But people with RSV don't typically experience a sudden loss of taste or smell, or the gastrointestinal symptoms of diarrhea, nausea or vomiting that can occur (especially among children) with COVID-19.
If you or your child are experiencing symptoms of COVID-19 (with or without known exposure), your doctor may recommend getting tested to rule it out.
RSV vs. influenza
RSV and influenza also share overlapping symptoms — including cough, sore throat, fever, headache, fatigue and runny nose — making it hard to know which virus you're dealing with.
One key difference between the two is that symptoms of influenza often appear suddenly, whereas RSV symptoms happen more gradually — and often in phases. Also, like COVID-19, it's common for some people with influenza to have gastrointestinal discomfort, like diarrhea, nausea or vomiting. Those symptoms aren't often seen in children or adults with RSV.
If your symptoms overlap with those of the flu, your doctor may recommend that you or your child get tested for influenza. If you do have the flu, your care team may be able to begin treating you with antiviral medications to help you recover more quickly.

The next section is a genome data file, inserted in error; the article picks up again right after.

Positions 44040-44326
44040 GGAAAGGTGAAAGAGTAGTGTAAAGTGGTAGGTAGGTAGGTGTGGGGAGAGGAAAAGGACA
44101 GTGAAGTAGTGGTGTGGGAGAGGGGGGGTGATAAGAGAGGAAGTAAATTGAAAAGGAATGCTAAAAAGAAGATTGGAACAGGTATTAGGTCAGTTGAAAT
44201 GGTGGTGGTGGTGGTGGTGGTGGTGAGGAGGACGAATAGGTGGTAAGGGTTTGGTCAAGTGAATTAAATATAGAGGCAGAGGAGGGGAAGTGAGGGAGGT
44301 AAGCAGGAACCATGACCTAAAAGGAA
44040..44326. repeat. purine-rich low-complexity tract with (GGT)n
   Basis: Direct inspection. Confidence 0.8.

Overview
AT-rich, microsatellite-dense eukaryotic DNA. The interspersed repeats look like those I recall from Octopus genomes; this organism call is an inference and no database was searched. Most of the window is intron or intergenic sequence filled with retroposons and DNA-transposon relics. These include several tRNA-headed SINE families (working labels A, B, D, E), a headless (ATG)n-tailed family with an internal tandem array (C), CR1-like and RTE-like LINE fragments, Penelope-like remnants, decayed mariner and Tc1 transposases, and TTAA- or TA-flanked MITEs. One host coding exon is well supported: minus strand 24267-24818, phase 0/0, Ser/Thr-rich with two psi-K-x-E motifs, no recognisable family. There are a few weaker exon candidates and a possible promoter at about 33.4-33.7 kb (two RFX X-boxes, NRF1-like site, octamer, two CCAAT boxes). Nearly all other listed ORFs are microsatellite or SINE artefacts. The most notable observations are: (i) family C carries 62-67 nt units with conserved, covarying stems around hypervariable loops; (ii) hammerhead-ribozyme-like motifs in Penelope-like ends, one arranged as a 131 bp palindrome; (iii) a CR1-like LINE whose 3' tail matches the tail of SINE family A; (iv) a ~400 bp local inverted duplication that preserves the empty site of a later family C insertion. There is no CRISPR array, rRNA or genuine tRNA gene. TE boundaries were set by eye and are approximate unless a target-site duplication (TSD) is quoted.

RSV vaccines and other types of RSV protection
The FDA has approved three forms of preventive treatment against severe RSV: a vaccine for older adults, a vaccine for pregnant women and vaccine-like protection for infants and young children under 2. These vaccines can prevent you or your child from severe RSV, but they may not protect against RSV entirely.
RSV vaccine for older adults
The CDC recommends that all adults 60 years of age and older – especially those with chronic health conditions like asthma, COPD or heart disease – get the one-dose RSV vaccine.
If you’re over 60 and interested in learning more about protecting yourself against RSV, it’s easy to get started. You can schedule an in-person or video visit with your primary care doctor to discuss whether the RSV vaccine is right for you and when is the best time to get it.
If you have Medicare Part D coverage, Medicare Part D now fully covers vaccines the CDC recommends for adults, including the RSV vaccine.
The maternal RSV vaccine
The FDA has recently approved a maternal RSV vaccine for pregnant women. This vaccine ensures that babies are protected against RSV the moment they’re born. Your OB-GYN can discuss the vaccine with you at your prenatal visits, and the vaccine itself will be administered between week 32 and week 36 of pregnancy.
If you receive this vaccine at least two weeks prior to birth, your baby will not need the monoclonal antibody treatment we discuss below.
Vaccine-like protection against RSV for infants and young children